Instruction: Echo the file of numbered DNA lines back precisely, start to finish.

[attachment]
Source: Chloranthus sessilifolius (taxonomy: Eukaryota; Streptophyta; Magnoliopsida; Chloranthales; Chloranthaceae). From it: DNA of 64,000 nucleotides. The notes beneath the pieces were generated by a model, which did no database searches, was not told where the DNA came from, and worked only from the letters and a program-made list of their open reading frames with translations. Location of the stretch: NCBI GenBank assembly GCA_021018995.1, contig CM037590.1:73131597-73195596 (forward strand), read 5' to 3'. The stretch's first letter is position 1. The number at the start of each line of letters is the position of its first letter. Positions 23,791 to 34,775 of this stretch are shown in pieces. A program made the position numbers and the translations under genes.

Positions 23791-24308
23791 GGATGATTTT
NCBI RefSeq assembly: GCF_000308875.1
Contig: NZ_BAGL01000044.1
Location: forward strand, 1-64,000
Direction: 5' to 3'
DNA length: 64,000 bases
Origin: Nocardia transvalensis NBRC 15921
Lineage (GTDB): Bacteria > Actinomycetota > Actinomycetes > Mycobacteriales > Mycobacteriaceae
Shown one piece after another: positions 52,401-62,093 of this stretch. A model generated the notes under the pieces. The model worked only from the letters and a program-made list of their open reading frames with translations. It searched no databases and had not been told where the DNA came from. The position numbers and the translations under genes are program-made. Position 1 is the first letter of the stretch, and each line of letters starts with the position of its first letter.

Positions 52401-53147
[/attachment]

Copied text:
Source: Chloranthus sessilifolius (taxonomy: Eukaryota; Streptophyta; Magnoliopsida; Chloranthales; Chloranthaceae). From it: DNA of 64,000 nucleotides. The notes beneath the pieces were generated by a model, which did no database searches, was not told where the DNA came from, and worked only from the letters and a program-made list of their open reading frames with translations. Location of the stretch: NCBI GenBank assembly GCA_021018995.1, contig CM037590.1:73131597-73195596 (forward strand), read 5' to 3'. The stretch's first letter is position 1. The number at the start of each line of letters is the position of its first letter. Positions 23,791 to 34,775 of this stretch are shown in pieces. A program made the position numbers and the translations under genes.

Positions 23791-24308
23791 GGATGATTTT
NCBI RefSeq assembly: GCF_000308875.1
Contig: NZ_BAGL01000044.1
Location: forward strand, 1-64,000
Direction: 5' to 3'
DNA length: 64,000 bases
Origin: Nocardia transvalensis NBRC 15921
Lineage (GTDB): Bacteria > Actinomycetota > Actinomycetes > Mycobacteriales > Mycobacteriaceae
Shown one piece after another: positions 52,401-62,093 of this stretch. A model generated the notes under the pieces. The model worked only from the letters and a program-made list of their open reading frames with translations. It searched no databases and had not been told where the DNA came from. The position numbers and the translations under genes are program-made. Position 1 is the first letter of the stretch, and each line of letters starts with the position of its first letter.

Positions 52401-53147